Burke had a master's degree and a doctorate in demographics from the University of Pennsylvania and a master's in economics from the University of Southern California.
She was a senior writing fellow for Santa Barbara-based Californians for Population Stabilization, where she campaigned to limit immigration through commentaries published in major newspapers.
Burke often argued that U.S. immigration policy was the main factor in sharp rises in California's population and a root cause of environmental degradation.
She was also interested in women's rights and public health issues. She co-authored a book on prenatal testing and founded Lariam Action USA, an information service for users of the anti-malaria drug mefloquine.
Patricia Brooks Carey
HUTCHINSON, Kan. (AP) _ Patricia Brooks Carey, who founded the planetarium that grew into a space museum housing the Apollo 13 and Liberty Bell 7 spacecraft, died Wednesday. She was 81.
Carey launched the space museum in 1962 as a small planetarium in the poultry house on the Kansas State Fairgrounds.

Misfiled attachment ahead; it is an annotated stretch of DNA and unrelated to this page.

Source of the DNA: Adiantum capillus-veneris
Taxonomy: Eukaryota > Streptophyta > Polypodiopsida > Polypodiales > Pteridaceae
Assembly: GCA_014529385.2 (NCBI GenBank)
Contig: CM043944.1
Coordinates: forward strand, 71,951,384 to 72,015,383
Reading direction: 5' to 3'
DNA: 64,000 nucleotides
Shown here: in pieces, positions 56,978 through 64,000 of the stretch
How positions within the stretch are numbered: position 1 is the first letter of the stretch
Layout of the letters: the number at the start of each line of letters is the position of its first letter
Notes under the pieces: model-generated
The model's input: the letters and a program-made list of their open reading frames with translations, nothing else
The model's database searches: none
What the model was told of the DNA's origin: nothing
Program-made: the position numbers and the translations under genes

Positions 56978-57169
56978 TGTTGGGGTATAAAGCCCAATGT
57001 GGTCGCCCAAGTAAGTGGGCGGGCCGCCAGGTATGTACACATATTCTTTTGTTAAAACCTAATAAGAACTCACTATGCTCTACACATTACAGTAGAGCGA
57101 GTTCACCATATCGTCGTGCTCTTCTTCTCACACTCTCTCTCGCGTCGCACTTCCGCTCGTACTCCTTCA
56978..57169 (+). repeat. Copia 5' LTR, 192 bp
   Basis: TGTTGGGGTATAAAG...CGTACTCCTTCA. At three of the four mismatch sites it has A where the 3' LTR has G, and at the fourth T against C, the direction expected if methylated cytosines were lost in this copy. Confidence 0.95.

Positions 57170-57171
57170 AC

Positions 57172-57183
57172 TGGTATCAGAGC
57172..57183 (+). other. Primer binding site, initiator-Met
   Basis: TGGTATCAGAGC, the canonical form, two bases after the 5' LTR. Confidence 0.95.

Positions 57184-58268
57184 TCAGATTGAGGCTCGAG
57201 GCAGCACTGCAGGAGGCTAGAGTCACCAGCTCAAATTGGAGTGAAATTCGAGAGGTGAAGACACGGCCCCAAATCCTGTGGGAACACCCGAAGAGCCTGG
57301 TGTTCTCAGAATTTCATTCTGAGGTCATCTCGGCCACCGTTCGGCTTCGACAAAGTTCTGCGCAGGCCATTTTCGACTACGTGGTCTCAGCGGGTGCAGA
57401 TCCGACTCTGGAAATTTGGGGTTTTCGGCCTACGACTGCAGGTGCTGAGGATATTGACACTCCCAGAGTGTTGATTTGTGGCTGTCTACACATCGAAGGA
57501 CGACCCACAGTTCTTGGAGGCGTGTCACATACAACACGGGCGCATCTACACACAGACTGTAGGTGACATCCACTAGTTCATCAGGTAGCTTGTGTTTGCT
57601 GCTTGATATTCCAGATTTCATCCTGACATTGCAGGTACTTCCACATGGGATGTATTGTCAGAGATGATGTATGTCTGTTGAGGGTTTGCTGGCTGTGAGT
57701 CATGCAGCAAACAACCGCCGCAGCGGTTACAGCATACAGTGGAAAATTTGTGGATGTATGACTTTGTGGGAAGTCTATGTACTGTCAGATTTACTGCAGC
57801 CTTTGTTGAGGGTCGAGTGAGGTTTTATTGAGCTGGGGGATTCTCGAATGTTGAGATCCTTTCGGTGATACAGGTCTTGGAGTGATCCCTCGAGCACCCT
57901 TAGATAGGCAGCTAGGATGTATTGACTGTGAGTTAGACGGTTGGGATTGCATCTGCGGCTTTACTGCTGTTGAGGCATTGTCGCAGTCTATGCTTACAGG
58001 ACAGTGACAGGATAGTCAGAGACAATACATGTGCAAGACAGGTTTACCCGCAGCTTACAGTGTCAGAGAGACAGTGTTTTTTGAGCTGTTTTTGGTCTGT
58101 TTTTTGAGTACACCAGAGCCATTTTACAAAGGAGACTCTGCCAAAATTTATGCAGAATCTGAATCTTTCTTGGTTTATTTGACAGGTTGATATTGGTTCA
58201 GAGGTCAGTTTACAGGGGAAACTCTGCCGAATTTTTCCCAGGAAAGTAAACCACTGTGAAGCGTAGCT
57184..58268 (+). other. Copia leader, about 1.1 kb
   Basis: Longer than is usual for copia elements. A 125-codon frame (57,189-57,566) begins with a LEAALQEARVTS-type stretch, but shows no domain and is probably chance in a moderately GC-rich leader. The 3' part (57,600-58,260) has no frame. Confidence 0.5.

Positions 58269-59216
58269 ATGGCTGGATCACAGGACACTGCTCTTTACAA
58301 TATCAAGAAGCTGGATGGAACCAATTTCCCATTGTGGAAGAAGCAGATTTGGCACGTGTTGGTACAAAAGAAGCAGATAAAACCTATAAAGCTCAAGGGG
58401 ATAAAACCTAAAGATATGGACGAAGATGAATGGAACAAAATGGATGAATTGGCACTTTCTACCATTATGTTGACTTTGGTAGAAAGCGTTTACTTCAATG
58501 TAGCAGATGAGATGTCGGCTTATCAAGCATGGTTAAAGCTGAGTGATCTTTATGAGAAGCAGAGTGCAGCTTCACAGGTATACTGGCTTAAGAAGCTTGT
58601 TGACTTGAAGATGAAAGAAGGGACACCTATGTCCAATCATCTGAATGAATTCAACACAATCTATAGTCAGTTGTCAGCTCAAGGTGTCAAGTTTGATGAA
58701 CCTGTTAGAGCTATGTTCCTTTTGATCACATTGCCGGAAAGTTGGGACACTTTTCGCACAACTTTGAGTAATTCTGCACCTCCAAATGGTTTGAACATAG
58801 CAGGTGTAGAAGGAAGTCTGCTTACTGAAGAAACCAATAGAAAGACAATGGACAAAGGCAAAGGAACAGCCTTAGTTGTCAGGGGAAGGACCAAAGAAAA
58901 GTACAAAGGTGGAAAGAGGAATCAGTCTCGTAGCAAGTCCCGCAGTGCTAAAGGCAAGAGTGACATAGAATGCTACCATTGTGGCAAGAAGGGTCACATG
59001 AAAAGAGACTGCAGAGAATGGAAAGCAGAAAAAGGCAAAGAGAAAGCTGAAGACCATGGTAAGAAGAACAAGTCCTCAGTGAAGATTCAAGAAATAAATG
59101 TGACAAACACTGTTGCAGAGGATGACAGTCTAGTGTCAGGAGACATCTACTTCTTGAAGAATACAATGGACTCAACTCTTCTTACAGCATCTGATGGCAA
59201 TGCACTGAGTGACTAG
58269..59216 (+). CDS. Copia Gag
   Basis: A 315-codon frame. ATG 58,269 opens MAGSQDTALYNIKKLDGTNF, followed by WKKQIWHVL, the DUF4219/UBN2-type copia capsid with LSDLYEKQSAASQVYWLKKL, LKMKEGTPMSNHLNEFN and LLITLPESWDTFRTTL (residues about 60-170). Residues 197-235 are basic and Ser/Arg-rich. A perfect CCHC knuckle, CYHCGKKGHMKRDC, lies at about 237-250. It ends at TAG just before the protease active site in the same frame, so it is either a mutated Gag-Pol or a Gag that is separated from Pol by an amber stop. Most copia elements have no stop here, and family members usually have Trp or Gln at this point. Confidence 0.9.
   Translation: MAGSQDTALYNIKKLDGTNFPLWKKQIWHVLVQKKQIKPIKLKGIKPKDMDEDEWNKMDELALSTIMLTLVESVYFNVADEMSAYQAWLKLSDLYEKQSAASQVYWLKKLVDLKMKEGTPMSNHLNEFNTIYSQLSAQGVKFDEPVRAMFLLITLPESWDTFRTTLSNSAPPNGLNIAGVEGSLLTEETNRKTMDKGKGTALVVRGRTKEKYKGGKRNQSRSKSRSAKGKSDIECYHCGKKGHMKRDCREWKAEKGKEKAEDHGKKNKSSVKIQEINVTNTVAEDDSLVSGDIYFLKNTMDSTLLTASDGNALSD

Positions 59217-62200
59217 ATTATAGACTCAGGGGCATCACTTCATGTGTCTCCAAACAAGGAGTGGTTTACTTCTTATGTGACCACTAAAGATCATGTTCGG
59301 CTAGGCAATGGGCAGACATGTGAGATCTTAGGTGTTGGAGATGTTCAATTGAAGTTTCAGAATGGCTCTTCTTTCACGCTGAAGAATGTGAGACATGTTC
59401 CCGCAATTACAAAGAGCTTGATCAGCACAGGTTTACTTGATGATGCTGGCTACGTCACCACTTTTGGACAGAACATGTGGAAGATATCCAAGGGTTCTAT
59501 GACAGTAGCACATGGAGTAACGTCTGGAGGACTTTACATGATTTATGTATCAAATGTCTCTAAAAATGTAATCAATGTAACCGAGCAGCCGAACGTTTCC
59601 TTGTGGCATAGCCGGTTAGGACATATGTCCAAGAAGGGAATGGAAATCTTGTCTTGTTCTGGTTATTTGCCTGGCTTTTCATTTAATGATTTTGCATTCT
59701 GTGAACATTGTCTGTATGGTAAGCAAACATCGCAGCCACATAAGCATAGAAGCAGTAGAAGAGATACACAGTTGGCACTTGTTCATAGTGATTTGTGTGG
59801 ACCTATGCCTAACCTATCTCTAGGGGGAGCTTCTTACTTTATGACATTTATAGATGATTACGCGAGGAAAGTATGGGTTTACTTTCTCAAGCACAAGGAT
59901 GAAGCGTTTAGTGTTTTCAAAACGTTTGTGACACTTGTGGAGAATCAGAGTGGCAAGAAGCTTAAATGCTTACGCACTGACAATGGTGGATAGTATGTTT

After moving to the science building at Hutchinson Community College in the mid-1960s, the planetarium grew from a two-person operation into a space museum attracting about 285,000 visitors each year and employing about 70 people.
The museum features the multistory IMAX Dome Theater, the Hall of Space Museum and such educational programs as the Future Astronaut Training Program. The museum also is home to one of the most significant collections of American and Russian space artifacts in the world.
Carey and the Cosmosphere's achievements were honored in June with the unveiling of 7-by-14 foot mural in the lobby of the museum's IMAX Dome Theater.
WARSAW, Poland (AP) _ Kazimierz Dejmek, a stage director whose work sparked a student-led revolt against the communist government, died Tuesday. He was 78.
Born May 17, 1924 in the then-Polish city of Kovle, now part of Ukraine, Dejmek was known for his political productions, most notably the 1968 production of ``Dziady,'' or ``Forefathers.''
Authorities said the production criticized Poland's allegiance to Moscow and banned it, provoking a student revolt that grew into broad criticism of the government and calls for greater freedoms.
Following the events of March 1968, Dejmek quit the communist party. He served as Polish culture minister in 1993 and from 1995-96.
Before his death, he was working on a production of Shakespeare's ``Hamlet'' that was to open Jan. 30 at the New Theater in the central city of Lodz, some 90 miles southwest of Warsaw. The theater plans to go ahead with the performances.